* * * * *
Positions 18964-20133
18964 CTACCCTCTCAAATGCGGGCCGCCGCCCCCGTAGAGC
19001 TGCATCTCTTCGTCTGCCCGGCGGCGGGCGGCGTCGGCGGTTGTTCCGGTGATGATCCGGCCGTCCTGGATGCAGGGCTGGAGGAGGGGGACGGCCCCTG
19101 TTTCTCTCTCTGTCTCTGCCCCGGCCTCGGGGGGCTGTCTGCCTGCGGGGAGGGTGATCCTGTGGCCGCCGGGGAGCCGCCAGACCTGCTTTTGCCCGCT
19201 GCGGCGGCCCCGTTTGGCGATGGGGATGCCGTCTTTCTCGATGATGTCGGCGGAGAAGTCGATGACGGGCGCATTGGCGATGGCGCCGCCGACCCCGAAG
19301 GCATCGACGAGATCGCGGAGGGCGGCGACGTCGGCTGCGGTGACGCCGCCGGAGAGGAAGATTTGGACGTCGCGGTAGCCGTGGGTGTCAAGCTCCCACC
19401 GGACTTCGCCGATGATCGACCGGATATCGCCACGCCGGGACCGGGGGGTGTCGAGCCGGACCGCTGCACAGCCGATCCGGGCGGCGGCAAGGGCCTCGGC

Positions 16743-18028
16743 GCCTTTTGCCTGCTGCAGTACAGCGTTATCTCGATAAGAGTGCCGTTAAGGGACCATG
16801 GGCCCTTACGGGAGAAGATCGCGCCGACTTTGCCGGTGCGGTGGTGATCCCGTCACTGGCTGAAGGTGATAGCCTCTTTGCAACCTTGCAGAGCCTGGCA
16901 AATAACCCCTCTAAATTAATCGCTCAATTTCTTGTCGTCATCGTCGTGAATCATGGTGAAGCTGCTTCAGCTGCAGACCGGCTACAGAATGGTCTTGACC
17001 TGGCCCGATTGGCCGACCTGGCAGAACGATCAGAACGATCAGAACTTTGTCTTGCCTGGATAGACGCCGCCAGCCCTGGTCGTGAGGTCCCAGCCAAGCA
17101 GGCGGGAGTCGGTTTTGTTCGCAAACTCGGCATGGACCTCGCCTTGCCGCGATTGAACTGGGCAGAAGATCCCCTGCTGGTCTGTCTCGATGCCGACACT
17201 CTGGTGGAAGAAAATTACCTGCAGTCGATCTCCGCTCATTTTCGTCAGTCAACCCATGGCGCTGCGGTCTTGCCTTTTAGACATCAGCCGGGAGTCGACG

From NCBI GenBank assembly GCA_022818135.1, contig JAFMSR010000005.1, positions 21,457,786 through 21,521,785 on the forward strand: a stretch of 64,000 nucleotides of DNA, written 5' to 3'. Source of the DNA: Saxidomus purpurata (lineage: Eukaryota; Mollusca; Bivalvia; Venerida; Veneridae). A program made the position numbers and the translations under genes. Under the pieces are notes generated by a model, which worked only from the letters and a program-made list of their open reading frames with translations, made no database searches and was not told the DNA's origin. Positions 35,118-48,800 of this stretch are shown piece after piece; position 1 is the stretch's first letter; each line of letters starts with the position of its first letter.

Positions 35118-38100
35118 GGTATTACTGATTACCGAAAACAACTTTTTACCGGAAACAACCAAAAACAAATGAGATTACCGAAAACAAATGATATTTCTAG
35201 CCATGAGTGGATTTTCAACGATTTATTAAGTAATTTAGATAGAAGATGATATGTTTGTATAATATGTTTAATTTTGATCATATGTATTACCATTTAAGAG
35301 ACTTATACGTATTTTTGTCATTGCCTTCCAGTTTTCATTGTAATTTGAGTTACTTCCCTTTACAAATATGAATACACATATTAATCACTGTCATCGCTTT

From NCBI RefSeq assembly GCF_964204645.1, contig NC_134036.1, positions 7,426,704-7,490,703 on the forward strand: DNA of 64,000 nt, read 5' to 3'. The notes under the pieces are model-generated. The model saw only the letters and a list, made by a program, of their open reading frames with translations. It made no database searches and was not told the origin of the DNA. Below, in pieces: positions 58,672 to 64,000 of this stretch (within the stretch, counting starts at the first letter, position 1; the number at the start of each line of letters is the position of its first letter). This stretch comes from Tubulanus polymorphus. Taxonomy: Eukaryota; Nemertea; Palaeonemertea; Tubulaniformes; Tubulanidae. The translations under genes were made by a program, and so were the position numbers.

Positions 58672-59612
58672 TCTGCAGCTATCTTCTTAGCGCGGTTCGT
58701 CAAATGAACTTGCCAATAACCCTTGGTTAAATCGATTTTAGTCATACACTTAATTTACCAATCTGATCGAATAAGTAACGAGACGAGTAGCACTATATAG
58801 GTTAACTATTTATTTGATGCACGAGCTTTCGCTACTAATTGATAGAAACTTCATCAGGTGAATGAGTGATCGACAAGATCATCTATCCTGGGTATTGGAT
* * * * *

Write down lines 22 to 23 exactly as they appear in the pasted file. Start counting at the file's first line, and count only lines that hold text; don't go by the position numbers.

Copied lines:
58672 TCTGCAGCTATCTTCTTAGCGCGGTTCGT
58701 CAAATGAACTTGCCAATAACCCTTGGTTAAATCGATTTTAGTCATACACTTAATTTACCAATCTGATCGAATAAGTAACGAGACGAGTAGCACTATATAG